Australia has a federal system of government comprising a national government, and the governments of the six states and two territories. In Year Book Australia 2007the national government is referred to as either 'the Australian Government' or 'the Commonwealth Government'. On occasions the shortened term 'the Commonwealth' or 'the Government' is used when referring to the national government.

Symbols and abbreviations

The following symbols and abbreviations are shown in tables, graphs and diagrams:

$’000thousand dollars
$mmillion dollars
$bbillion dollars
nil or rounded to zero (including null cells)
. .not applicable
^estimate has a relative standard error of between 10% and 25% and should be used with caution
*estimate has a relative standard error of between 25% and 50% and should be used with caution
**estimate has a relative standard error greater than 50% and is considered too unreliable for general use
Cdegrees Celsius
ABAREAustralian Bureau of Agricultural and Resource Economics
ABSAustralian Bureau of Statistics
ACEadult and community education
ANZSICAustralian and New Zealand Standard Industrial Classification
APECAsia-Pacific Economic Cooperation
ASEANAssociation of South East Asian Nations
ASCOAustralian Standard Classification of Occupations
ASOCAustralian Standard Offence Classification
bm3billion cubic metres
c.f.compared with
CO2–ecarbon dioxide equivalent
COFCconsumption of fixed capital
EDReconomic demonstrated resources
e.g.for example
EUEuropean Union
FTEfull-time equivalent
GDPgross domestic product
GMIgross mixed income
GOSgross operating surplus
GSTGoods and Services Tax
GVAgross value added
GWhgigawatt hours
HECSHigher Education Contribution Scheme
ICD–10International Classification of Diseases, 10th revision
i.e.that is
IPDimplicit price deflators
IVAindustry value added
km2square kilometre
km3cubic kilometre
kWhkilowatt hour
LNGliquefied natural gas
LPGliquefied petroleum gas
m2square metre
m3cubic metre
MARmean annual run-off
Mcmillion carats
Mm3million cubic metres
NDPnet domestic product
NOSnet operating surplus
n.a.not available
n.e.c.not elsewhere classified
n.e.i.not elsewhere included
n.e.s.not elsewhere specified
n.f.d.not further defined
n.p.not for publication/not separately published
n.y.a.not yet available
OECDOrganisation for Economic Co-operation and Development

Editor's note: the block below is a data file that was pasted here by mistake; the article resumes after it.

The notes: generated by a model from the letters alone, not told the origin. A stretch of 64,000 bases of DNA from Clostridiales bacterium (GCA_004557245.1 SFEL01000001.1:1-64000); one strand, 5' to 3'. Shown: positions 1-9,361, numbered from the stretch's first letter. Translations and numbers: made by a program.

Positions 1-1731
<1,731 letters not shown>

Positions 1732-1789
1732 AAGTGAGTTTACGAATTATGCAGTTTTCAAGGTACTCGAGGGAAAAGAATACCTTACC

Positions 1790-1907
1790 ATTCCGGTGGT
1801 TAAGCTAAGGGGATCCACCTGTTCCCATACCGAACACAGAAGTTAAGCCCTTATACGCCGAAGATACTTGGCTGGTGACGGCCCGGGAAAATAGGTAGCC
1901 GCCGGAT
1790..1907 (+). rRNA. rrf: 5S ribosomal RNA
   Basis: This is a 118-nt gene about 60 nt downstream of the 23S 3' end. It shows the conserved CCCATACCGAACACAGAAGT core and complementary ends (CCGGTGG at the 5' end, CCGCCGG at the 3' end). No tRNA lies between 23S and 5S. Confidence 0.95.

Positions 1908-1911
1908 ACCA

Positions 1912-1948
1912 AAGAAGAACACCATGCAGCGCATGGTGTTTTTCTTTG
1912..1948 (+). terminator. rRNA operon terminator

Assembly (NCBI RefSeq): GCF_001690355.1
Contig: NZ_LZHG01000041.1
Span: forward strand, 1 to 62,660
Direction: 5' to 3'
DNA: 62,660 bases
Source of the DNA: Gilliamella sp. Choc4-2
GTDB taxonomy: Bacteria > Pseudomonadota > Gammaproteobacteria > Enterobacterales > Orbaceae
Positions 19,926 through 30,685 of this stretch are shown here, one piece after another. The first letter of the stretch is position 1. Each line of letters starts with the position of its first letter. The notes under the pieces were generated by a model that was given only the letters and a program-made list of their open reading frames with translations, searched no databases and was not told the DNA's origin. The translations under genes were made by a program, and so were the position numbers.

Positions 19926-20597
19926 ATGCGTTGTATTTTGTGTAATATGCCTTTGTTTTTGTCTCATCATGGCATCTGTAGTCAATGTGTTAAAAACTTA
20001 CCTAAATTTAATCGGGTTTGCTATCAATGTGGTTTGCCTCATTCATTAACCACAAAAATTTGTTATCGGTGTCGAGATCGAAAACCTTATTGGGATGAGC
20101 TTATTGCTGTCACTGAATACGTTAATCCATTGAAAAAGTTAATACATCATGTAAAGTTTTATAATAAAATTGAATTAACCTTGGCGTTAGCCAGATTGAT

OPBToperating profit before tax
PAYGPay As You Go
PSIprincipal source of income
R&Dresearch and development
SARspecial administrative region
SITCStandard International Trade Classification
sq kmsquare kilometre
TAFEtechnical and further education
UNUnited Nations
VETvocational education and training

Abbreviations are used for the following countries, and Australian states and territories:

ChinaChina (excl. SARs and Taiwan Prov.)
Hong KongHong Kong (SAR of China)
NSWNew South Wales
SASouth Australia
WAWestern Australia
NTNorthern Territory
ACTAustralian Capital Territory

Yearly periods shown, for example, as 2004, refer to the year ended 31 December 2004; those shown, for example, as 2004–05, refer to the year ended 30 June 2005. Other yearly periods are specifically indicated. The range of years shown in the table headings, for example, 1901 to 2004, indicates the period covered, but does not necessarily imply that each intervening year is included or that the yearly period has remained the same throughout the series.

Values are shown in Australian dollars ($) or cents (c) unless another currency is specified.

Where figures have been rounded, discrepancies may occur between sums of the component items and totals.

Comments from readers

The ABS endeavours to keep the balance of the contents of the Year Book in line with the ever-changing nature of the nation. For this reason comments on the adequacy and balance of the contents of the Year Book are welcomed and should be directed to the attention of the Editor of the Year Book, Australian Bureau of Statistics, PO Box 10, Belconnen ACT 2616.